Psalm 54 – Help Me The Psalms help us to worship even when conditions are desperate – when vicious people are out to get us. Our tendency is to compartmentalize our fears and frustrations and leave them at the door of the sanctuary. David brings all of his fears before God. The Psalms insist on a negativity (a lament) that is in keeping with the evil we face in daily life.
Psalm 53 – The Roots of Shame The differences between Psalm 14 and Psalm 53 are slight but significant. Psalm 14 gives hope to the faithful who are vulnerable to the foolish and who use their power to oppress. Psalm 53 is a warning to the fool. The consequences for denial are shame, guilt, and fear.
Psalm 52 – The Great Hero The ability of Christians to discern good and evil is essential. Yet such discernment appears to be at an all-time low. Like the Israelites in Isaiah’s day Christians are inclined to “call evil good and good evil.” When an arrogant, deceitful, and deceptive person – the kind of person described in Psalm 52 – receives widespread popular support from Christians you know something is terribly wrong. Discernment has little to do with the politics of the left or right but a great deal to do with biblical wisdom.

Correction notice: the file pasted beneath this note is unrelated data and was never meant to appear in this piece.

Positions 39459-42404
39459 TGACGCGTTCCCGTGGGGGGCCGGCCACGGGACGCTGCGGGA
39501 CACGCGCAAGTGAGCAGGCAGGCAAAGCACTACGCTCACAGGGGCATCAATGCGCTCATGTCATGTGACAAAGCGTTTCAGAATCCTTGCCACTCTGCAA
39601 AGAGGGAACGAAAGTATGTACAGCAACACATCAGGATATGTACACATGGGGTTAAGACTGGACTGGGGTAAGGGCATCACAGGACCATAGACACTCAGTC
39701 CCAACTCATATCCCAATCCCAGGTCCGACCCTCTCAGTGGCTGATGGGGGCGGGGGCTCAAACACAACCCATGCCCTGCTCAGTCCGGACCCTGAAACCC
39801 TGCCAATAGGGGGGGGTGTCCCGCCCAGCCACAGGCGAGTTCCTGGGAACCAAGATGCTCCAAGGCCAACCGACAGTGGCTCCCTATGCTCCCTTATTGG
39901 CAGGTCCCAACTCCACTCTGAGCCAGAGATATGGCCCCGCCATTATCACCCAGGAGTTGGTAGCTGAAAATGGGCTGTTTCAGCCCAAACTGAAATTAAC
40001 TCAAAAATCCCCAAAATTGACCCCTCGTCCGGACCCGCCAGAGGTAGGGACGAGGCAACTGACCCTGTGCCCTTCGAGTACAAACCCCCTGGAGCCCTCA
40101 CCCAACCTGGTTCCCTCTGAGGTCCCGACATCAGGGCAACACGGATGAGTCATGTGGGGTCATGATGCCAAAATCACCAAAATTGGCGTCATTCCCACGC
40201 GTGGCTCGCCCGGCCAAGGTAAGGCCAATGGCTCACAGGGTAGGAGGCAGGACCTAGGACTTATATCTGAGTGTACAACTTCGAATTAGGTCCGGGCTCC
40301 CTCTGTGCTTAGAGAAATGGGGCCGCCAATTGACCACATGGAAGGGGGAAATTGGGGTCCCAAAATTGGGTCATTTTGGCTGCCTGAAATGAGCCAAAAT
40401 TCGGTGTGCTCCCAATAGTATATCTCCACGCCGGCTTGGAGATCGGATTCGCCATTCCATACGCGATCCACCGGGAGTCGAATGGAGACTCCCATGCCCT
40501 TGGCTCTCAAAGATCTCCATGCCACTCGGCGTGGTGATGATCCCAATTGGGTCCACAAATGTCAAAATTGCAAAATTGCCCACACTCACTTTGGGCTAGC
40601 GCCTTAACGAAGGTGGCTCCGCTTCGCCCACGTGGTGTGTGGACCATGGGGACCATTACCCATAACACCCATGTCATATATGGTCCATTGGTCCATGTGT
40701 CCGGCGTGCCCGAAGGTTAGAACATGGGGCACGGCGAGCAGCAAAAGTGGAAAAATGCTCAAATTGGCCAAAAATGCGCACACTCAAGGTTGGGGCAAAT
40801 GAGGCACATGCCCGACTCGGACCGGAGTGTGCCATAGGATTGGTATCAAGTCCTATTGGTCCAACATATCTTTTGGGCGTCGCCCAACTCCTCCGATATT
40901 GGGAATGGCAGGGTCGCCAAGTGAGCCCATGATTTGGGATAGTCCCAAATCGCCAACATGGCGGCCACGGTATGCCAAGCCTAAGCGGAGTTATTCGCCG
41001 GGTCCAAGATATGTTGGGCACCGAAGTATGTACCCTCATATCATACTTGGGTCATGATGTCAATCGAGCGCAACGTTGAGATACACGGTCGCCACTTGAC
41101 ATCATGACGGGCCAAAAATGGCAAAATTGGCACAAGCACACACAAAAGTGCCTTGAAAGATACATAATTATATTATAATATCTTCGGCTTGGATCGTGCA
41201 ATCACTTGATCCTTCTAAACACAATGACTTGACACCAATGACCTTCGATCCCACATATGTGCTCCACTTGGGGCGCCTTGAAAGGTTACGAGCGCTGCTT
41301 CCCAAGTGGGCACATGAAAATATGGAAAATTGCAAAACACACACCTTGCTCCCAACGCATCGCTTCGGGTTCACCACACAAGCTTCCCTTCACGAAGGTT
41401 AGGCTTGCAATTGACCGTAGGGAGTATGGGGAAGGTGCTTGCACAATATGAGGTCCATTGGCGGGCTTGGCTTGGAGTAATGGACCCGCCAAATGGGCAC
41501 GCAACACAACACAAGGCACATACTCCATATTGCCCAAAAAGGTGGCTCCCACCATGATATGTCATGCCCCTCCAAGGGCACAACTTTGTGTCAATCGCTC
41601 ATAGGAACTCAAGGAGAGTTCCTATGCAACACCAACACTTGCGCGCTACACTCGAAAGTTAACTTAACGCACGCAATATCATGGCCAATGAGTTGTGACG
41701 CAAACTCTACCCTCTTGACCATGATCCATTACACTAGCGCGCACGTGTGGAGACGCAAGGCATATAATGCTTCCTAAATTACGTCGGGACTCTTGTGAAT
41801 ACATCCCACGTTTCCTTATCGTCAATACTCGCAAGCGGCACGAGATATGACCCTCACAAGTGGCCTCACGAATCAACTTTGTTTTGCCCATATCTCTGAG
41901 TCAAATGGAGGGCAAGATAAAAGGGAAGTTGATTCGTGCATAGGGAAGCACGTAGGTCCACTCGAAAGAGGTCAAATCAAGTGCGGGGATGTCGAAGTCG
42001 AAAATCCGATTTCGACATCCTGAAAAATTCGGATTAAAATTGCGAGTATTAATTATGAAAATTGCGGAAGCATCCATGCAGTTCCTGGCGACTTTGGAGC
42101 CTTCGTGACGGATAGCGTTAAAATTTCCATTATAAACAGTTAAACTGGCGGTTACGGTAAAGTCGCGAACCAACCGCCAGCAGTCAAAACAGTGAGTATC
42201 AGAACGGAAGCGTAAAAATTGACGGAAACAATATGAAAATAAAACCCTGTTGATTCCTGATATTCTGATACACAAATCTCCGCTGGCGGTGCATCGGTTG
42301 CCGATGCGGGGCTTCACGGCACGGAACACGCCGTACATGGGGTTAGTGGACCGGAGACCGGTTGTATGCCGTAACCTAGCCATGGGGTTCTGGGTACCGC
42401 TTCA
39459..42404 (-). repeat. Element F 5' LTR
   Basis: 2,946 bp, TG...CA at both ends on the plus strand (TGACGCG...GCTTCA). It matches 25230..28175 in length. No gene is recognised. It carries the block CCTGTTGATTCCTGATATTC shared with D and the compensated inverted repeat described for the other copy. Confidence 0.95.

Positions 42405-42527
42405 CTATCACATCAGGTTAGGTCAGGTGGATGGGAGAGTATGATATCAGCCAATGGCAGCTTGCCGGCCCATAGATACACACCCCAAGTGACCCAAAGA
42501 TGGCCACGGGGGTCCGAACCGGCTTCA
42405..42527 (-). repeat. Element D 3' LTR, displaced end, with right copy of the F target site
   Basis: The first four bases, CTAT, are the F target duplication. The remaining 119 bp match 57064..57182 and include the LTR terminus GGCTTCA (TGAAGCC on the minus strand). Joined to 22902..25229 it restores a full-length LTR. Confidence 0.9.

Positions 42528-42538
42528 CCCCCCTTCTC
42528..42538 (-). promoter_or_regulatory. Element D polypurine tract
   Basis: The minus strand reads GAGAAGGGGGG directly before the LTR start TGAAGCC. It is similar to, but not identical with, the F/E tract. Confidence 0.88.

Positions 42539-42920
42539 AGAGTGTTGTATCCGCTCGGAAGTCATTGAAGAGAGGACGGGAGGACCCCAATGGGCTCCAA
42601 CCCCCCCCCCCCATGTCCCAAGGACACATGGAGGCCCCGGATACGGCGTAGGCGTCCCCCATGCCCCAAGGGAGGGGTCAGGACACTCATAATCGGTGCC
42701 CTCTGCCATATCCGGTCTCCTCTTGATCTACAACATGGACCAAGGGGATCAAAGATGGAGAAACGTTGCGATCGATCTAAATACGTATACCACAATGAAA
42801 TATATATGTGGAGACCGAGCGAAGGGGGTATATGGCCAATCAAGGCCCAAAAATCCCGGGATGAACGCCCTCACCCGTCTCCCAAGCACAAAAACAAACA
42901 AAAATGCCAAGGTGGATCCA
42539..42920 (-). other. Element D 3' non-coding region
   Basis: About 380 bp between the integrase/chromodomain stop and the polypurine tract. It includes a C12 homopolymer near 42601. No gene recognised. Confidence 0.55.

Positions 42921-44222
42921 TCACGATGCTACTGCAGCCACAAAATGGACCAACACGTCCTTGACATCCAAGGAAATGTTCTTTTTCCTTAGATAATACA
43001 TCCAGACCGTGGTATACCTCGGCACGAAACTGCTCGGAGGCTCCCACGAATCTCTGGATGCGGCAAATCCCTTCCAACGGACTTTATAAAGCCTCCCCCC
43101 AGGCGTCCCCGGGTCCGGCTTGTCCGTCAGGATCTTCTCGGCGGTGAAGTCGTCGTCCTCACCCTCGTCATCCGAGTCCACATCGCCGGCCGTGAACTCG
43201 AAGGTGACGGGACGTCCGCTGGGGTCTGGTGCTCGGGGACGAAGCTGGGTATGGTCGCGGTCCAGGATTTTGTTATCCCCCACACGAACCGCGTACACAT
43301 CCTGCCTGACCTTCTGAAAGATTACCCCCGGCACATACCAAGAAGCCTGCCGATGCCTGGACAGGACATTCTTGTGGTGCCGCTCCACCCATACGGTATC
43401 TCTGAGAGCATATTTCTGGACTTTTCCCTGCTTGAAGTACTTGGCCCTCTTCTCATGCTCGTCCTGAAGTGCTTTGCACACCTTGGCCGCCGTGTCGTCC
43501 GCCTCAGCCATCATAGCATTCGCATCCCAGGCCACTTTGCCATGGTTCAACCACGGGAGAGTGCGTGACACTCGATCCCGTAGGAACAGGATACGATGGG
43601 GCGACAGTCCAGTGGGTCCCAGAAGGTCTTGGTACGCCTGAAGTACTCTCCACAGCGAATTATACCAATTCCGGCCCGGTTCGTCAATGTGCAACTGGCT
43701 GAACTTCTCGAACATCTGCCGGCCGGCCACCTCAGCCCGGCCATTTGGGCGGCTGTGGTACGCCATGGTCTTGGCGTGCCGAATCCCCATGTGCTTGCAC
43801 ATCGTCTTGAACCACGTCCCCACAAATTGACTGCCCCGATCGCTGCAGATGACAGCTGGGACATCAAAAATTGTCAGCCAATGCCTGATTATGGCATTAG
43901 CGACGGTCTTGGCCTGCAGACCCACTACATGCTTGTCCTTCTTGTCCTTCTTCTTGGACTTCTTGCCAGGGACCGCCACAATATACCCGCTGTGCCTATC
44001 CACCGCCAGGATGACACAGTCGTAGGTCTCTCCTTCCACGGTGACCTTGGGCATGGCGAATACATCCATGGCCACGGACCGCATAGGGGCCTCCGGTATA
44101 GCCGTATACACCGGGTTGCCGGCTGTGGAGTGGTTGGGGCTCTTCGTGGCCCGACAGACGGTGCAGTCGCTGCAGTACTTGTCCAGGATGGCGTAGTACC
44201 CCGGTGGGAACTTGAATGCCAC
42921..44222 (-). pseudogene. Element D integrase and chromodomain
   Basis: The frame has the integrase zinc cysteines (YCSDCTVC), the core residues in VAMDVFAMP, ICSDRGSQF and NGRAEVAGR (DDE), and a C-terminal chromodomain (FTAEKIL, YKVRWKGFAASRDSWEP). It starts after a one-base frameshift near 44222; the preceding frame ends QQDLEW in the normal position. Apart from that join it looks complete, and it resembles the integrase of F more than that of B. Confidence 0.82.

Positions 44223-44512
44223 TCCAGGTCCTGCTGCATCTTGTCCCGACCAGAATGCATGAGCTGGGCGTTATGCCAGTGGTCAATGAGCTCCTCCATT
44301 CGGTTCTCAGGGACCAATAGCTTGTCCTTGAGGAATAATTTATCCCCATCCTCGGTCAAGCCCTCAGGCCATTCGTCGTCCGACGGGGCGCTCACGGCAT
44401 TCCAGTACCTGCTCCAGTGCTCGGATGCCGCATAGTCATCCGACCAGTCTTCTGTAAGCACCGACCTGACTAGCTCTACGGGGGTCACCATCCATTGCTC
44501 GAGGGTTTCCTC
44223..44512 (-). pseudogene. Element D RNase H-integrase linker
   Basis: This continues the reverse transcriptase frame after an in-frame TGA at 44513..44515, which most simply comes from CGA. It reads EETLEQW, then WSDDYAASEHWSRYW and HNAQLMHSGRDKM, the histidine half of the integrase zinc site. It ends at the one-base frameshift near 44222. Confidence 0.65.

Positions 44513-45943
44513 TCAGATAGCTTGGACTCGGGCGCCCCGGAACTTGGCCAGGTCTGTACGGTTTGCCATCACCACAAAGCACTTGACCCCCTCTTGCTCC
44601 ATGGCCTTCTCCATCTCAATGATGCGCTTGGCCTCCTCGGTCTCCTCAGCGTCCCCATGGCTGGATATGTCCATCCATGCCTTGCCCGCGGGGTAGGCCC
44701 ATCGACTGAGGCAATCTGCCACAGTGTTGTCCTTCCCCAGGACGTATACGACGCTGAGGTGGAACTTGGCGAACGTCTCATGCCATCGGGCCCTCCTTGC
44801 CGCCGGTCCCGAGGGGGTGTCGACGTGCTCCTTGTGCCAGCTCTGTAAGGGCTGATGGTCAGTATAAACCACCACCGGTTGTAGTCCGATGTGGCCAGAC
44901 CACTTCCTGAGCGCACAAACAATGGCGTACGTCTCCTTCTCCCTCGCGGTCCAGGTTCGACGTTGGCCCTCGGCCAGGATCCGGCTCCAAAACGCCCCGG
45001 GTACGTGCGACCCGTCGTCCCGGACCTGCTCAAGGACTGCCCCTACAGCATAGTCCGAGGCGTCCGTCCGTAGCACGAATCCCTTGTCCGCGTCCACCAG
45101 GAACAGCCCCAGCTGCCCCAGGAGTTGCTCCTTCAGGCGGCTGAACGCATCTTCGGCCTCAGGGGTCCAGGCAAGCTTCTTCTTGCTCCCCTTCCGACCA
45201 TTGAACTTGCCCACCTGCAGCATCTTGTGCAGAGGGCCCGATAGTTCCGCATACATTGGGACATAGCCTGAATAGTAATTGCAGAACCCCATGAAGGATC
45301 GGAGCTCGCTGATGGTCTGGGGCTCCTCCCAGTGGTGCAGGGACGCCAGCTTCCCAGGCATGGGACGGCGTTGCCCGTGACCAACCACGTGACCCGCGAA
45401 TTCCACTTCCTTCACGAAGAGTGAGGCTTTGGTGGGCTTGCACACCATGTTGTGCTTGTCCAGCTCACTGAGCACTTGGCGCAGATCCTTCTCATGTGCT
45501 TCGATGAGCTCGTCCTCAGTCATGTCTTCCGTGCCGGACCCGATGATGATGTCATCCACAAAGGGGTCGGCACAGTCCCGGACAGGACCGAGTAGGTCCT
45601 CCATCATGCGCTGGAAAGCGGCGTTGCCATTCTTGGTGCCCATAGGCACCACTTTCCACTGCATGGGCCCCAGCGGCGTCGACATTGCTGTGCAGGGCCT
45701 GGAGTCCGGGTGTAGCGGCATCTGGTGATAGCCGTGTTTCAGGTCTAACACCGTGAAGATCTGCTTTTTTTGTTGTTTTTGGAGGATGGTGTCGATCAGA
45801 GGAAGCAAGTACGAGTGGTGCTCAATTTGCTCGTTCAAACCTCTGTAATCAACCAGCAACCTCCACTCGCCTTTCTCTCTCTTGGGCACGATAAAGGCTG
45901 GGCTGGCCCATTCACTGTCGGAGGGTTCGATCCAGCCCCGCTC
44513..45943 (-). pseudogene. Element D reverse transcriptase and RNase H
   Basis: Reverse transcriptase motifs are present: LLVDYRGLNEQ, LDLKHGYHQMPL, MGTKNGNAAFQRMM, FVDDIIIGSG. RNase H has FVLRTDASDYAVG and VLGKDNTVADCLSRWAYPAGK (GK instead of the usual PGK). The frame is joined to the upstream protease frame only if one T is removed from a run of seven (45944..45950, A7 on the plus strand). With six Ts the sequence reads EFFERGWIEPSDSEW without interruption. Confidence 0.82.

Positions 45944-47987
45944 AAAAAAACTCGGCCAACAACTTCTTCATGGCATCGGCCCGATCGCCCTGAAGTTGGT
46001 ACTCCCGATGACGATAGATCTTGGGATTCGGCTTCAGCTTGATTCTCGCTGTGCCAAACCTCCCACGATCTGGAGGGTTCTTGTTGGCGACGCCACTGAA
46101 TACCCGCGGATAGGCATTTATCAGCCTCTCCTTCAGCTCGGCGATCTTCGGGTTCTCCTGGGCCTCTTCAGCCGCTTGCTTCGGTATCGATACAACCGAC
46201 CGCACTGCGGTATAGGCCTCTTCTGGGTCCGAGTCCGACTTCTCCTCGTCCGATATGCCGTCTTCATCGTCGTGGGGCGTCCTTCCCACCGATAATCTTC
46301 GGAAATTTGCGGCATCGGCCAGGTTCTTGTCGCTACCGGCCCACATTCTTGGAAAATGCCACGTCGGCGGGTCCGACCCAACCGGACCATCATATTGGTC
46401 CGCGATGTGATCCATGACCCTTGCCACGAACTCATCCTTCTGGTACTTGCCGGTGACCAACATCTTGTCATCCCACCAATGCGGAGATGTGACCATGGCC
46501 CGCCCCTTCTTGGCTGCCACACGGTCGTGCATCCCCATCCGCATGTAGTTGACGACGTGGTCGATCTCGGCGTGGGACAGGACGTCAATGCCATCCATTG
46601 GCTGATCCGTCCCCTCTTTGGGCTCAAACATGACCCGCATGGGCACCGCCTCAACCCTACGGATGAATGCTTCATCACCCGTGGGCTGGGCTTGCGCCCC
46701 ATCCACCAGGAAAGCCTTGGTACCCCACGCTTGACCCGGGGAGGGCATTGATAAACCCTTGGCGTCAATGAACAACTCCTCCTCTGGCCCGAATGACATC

Psalm 50 – Sunday Worship The consecrated people of God are summoned before the Lord to be confronted for their mindless religious formality and their hard-hearted hypocrisy. The antidote to their offensive behavior is as radical as it is simple.
Psalm 49 – Denial of Death Wisdom calls for a worship song on the riddle of life and death. Psalm 49 challenges the denial of death by encouraging the poor and exposing the wealthy.